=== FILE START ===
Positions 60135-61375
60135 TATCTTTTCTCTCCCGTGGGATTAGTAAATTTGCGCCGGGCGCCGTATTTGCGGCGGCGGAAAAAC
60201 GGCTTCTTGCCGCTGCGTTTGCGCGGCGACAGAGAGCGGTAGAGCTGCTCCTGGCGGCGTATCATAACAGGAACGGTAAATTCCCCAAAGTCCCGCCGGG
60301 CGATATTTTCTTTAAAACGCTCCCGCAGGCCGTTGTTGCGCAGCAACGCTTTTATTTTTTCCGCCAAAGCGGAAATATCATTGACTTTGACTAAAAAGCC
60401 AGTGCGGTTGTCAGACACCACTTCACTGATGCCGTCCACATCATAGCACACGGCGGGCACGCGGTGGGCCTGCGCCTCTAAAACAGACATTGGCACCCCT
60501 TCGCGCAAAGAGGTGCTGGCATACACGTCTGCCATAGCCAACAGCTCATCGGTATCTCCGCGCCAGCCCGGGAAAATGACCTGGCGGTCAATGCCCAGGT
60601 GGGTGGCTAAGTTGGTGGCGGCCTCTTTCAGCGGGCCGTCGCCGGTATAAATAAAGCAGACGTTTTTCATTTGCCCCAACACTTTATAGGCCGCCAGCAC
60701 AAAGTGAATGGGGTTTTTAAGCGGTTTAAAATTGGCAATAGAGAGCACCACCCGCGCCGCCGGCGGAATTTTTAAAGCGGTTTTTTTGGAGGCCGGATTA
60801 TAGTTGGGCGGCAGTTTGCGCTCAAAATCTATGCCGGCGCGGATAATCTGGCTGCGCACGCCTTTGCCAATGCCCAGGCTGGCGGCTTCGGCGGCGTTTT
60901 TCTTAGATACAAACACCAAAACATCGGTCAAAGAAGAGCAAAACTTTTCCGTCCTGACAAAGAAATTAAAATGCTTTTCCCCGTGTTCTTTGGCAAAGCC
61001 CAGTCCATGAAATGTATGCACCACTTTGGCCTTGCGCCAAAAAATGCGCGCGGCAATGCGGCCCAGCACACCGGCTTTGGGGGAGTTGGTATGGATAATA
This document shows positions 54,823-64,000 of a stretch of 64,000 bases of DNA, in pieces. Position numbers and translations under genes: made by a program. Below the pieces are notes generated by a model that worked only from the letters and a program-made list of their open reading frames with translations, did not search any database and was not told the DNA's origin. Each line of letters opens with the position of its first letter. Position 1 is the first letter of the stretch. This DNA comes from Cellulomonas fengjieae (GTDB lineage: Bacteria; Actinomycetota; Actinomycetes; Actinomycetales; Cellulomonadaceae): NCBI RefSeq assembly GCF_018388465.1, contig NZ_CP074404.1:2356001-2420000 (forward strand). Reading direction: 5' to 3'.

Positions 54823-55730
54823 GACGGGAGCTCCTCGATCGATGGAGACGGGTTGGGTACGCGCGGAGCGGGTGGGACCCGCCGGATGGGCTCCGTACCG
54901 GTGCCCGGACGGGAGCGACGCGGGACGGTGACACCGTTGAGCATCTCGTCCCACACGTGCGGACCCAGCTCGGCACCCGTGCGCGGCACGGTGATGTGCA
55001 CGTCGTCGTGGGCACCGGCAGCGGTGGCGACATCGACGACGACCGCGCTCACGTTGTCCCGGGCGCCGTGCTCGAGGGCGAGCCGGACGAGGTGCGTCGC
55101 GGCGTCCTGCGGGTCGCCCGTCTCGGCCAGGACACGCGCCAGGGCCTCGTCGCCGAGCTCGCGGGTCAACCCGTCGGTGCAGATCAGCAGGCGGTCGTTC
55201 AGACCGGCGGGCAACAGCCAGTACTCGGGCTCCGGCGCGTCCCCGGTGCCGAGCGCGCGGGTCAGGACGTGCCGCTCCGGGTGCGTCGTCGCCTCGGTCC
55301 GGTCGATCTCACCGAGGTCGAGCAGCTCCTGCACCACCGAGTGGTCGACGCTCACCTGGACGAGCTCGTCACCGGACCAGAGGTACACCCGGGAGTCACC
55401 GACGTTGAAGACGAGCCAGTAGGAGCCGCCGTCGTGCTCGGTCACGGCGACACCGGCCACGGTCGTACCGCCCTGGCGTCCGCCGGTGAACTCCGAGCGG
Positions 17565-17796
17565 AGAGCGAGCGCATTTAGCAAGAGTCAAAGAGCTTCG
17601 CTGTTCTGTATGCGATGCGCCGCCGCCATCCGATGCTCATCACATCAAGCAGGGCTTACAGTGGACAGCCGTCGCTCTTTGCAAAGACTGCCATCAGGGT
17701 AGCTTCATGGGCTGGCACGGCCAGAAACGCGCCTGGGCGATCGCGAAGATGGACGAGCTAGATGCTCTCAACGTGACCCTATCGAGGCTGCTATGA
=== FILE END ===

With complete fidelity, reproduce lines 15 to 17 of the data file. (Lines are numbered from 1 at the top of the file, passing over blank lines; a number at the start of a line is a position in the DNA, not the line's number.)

54901 GTGCCCGGACGGGAGCGACGCGGGACGGTGACACCGTTGAGCATCTCGTCCCACACGTGCGGACCCAGCTCGGCACCCGTGCGCGGCACGGTGATGTGCA
55001 CGTCGTCGTGGGCACCGGCAGCGGTGGCGACATCGACGACGACCGCGCTCACGTTGTCCCGGGCGCCGTGCTCGAGGGCGAGCCGGACGAGGTGCGTCGC
55101 GGCGTCCTGCGGGTCGCCCGTCTCGGCCAGGACACGCGCCAGGGCCTCGTCGCCGAGCTCGCGGGTCAACCCGTCGGTGCAGATCAGCAGGCGGTCGTTC